There was also an ancient race, called the Alanga, who oppressed the people in ages past. A past emperor managed to fight them back with the help of the bone shard magic, but it’s never explained who they were, what they actually did, and how this magic managed to defeat them. We only know about them because they left some buildings, statues and artefacts that are named here and there, and because apparently they are the excuse for the emperor to justify his use of magic even now.
Now we get to the magic itself: on their eighth birthday, citizens of the empire are required to give up a shard of bone from their skull, during what is called Tithing Festival. The process itself is quite dangerous, as the children might die from a wrong scalpel blow; it makes you wonder why they don’t take this bone shard from a different part of the body, but maybe there’s a reason for that? Maybe only bone from the skull works? Who knows.
As if the risk of immediate death is not enough, the bearer also faces ill effects when their shard is used to power a construct. They first experience a strange weariness, as the shard saps their strength, and then it’s only a matter of time before they are bedridden and feverish, and finally die. It’s not a pretty way to go, not only for the victims, but also for their friends and family, who are powerless as they watch their loved ones die – and still fear that they might be next.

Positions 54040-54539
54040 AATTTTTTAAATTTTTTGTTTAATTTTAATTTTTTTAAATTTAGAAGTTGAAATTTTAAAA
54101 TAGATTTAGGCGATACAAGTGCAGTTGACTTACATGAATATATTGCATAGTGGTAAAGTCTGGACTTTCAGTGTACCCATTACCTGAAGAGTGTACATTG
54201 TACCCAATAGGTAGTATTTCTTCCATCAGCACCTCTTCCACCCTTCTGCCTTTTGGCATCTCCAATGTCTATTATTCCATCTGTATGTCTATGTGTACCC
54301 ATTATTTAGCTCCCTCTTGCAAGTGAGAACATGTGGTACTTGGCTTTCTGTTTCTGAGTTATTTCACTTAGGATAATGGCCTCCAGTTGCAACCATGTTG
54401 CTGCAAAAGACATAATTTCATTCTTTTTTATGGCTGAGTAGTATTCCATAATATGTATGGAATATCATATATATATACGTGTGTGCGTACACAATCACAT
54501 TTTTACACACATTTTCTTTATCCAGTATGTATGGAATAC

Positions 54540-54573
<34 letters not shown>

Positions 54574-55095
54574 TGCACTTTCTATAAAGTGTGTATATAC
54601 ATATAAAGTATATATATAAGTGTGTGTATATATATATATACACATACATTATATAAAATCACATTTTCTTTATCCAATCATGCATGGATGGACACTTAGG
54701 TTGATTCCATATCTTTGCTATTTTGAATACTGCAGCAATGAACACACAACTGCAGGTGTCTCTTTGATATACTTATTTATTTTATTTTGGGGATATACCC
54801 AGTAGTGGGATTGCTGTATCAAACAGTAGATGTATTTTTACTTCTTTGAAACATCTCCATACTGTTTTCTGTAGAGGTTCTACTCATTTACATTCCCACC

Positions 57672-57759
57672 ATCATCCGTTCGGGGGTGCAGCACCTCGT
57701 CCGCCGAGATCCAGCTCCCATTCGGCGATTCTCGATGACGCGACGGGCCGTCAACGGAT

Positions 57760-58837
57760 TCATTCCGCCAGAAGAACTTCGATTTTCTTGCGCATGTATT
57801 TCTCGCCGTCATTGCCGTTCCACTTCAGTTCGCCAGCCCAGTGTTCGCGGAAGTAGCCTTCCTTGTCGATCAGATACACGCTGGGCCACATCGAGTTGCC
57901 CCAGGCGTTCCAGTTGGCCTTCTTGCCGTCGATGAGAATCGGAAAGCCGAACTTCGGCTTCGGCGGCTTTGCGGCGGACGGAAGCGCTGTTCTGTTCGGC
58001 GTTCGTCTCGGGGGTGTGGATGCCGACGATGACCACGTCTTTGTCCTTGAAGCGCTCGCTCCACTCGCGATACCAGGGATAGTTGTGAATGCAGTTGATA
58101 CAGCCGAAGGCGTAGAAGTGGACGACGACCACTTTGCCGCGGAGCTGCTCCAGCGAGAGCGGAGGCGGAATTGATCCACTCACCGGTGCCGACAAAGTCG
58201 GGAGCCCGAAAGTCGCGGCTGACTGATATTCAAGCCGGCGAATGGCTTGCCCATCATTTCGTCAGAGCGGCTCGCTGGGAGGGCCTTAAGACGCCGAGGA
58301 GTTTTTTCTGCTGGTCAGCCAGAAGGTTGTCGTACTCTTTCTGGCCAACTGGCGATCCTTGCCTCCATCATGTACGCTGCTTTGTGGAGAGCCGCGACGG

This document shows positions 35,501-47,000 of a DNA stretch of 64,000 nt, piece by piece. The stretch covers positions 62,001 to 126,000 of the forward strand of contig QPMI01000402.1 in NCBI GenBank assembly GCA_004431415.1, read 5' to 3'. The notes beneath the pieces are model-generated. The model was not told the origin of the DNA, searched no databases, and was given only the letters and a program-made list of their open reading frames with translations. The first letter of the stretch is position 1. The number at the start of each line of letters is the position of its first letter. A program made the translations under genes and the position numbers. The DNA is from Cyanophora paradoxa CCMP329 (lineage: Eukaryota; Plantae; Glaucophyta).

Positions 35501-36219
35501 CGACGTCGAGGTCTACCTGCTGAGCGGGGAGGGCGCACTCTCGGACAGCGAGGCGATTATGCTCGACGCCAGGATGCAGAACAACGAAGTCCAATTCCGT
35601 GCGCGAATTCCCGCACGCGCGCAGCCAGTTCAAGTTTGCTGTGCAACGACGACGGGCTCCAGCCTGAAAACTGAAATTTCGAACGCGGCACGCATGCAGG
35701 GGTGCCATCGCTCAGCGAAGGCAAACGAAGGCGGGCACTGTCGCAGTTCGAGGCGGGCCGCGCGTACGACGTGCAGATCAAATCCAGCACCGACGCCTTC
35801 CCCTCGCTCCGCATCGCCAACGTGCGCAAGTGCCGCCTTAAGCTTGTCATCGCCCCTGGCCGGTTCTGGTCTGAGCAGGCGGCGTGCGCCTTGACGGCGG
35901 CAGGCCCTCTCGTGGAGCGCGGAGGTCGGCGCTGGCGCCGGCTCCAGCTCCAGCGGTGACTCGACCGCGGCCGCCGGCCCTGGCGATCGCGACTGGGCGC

The constructs are made up of parts of different animals, and animated by shards that contain their instructions, as well as the energy to power them. Simple constructs have only a few shards and a few commands, but more complex ones can have hundreds depending on what’s expected of them. It’s fascinating when we get a glance at how one of this constructs works: their instructions reminded me a little of programming language, and they are something on the line of “If A happens, do B, unless exception 13” and things like that. I would have loved to see more of it.